Hard work is not overrated. It is fail proof. What you want- whatever it is- you shall get if you apply yourself wholeheartedly and work towards it with a single minded vision.
– Kalpana Saroj
Born to a constable in Vidarbha with her three sisters and two brothers, Saroj was a bright student and loved school. She used to play with other children would play with abandon but the adults who posed the problem. They expressed displeasure at her, scolded their children for playing with her and forbade them from visiting her place or accept any food she offered. This attitude, though hurtful, was unsurprising as same was the behaviour of the faculty at school who tried to make her sit apart from other students, constantly prevented her from participating in extracurricular activities and undermined any dreams she had for herself. And this was only because she belonged to the part of society tagged as lower, untouchable and disgusted section by the so called laureates and sophisticated class of people. She was a Dalit! But it didn’t matter anyway to her but to more of her dismay, she was soon to be horrorstruck in the future.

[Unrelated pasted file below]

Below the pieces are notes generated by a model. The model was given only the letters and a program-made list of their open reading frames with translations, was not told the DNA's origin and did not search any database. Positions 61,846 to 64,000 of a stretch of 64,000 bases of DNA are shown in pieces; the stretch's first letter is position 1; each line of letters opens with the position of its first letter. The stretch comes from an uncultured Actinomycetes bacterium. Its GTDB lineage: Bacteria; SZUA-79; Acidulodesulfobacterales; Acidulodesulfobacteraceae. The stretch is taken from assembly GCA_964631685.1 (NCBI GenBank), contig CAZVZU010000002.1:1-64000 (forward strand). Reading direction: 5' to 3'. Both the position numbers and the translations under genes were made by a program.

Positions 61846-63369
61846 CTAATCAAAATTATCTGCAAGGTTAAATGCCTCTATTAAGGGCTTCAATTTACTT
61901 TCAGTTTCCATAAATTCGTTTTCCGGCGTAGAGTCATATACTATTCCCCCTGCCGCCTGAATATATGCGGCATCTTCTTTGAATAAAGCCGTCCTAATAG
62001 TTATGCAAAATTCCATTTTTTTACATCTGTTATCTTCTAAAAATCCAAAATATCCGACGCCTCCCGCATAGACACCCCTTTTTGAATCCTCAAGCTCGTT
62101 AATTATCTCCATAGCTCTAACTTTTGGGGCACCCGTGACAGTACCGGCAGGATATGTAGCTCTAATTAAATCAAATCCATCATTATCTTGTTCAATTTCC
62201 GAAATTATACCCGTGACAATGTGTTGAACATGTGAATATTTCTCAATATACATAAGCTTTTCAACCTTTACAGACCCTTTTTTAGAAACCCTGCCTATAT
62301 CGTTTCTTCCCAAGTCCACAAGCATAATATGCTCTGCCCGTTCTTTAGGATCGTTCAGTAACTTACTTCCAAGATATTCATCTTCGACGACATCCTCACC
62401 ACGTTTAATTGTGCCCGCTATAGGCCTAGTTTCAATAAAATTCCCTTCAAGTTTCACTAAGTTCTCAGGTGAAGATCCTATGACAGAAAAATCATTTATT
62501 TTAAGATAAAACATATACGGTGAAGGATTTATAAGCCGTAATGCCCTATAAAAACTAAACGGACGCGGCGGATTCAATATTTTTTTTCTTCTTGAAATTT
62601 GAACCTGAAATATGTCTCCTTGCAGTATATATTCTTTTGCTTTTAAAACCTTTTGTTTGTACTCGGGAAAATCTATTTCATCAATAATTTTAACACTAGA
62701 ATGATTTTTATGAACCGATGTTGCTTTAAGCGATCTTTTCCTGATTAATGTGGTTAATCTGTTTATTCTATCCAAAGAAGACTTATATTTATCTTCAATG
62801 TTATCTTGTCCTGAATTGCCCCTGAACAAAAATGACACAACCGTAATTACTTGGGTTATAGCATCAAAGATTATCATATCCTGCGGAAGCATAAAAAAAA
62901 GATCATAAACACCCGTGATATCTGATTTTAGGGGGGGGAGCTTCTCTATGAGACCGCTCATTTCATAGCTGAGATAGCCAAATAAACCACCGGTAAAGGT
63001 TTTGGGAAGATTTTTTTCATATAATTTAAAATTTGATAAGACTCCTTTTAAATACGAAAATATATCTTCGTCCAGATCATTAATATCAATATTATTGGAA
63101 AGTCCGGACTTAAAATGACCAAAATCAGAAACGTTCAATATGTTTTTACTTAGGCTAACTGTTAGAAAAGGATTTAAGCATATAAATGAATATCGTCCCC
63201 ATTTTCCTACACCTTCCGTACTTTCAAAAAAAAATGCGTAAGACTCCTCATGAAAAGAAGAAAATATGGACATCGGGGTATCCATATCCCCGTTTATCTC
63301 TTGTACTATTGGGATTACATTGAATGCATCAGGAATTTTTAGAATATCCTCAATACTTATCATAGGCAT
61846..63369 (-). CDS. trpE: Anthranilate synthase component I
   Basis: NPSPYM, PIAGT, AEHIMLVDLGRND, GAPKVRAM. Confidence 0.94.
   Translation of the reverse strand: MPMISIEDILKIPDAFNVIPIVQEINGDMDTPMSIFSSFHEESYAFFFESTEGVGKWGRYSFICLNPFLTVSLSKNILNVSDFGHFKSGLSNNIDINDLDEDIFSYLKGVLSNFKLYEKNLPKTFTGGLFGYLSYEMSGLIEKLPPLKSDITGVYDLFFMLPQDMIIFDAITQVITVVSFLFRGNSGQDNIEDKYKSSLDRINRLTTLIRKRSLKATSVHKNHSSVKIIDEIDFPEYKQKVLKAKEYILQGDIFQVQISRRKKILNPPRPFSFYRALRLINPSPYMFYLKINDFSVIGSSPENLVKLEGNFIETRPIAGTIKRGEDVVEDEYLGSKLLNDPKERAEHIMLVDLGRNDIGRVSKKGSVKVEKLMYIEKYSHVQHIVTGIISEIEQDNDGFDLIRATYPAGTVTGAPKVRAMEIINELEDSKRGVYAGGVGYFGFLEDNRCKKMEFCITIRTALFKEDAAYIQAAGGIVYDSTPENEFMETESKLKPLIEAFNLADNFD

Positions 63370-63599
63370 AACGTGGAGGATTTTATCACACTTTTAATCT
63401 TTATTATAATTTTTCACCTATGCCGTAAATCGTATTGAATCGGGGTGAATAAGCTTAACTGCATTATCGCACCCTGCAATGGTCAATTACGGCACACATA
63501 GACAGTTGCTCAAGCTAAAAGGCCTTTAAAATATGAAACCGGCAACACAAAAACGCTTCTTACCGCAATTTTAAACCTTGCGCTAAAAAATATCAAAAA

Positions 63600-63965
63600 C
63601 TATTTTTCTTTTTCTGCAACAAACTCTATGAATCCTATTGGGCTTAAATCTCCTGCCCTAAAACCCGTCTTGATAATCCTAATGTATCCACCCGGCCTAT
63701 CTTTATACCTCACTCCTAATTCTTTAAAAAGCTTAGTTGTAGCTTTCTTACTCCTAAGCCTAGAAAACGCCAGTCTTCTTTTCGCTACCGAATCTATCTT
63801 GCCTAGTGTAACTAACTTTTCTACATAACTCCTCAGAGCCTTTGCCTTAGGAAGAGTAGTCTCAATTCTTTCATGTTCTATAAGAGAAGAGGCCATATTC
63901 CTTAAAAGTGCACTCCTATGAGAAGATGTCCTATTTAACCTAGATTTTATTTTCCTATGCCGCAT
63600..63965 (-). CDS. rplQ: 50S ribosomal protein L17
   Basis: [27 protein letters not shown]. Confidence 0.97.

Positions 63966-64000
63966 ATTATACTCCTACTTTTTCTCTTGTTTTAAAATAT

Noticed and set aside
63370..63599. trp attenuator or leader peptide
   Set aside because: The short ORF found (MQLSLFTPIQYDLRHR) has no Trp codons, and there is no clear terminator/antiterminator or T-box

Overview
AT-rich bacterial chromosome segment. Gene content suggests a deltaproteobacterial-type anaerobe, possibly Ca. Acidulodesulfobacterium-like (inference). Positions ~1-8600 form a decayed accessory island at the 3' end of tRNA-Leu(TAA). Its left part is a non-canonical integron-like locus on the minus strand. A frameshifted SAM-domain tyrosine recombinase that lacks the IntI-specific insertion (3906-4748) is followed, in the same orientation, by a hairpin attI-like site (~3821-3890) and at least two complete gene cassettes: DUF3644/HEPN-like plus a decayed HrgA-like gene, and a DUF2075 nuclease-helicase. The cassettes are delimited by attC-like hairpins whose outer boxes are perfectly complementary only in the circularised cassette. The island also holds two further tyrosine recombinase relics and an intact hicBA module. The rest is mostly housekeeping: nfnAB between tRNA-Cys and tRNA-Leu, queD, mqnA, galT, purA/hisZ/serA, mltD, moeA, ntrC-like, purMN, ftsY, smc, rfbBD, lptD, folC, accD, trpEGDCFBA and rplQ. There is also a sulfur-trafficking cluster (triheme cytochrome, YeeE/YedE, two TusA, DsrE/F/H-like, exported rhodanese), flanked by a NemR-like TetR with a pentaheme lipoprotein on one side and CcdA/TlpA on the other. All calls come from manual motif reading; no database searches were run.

She was pulled out of school in class seven and married off!
In the Dalit community where she grew up, child marriage was the norm. Her father was emancipated in his views and wanted her to complete her education because of the courtesy of his job in the law enforcement but his refusal was drowned out by the clamor and clangor of the extended family- people who placed little to no worth in the life of a little girl. Her father was powerless against their united front and so was she.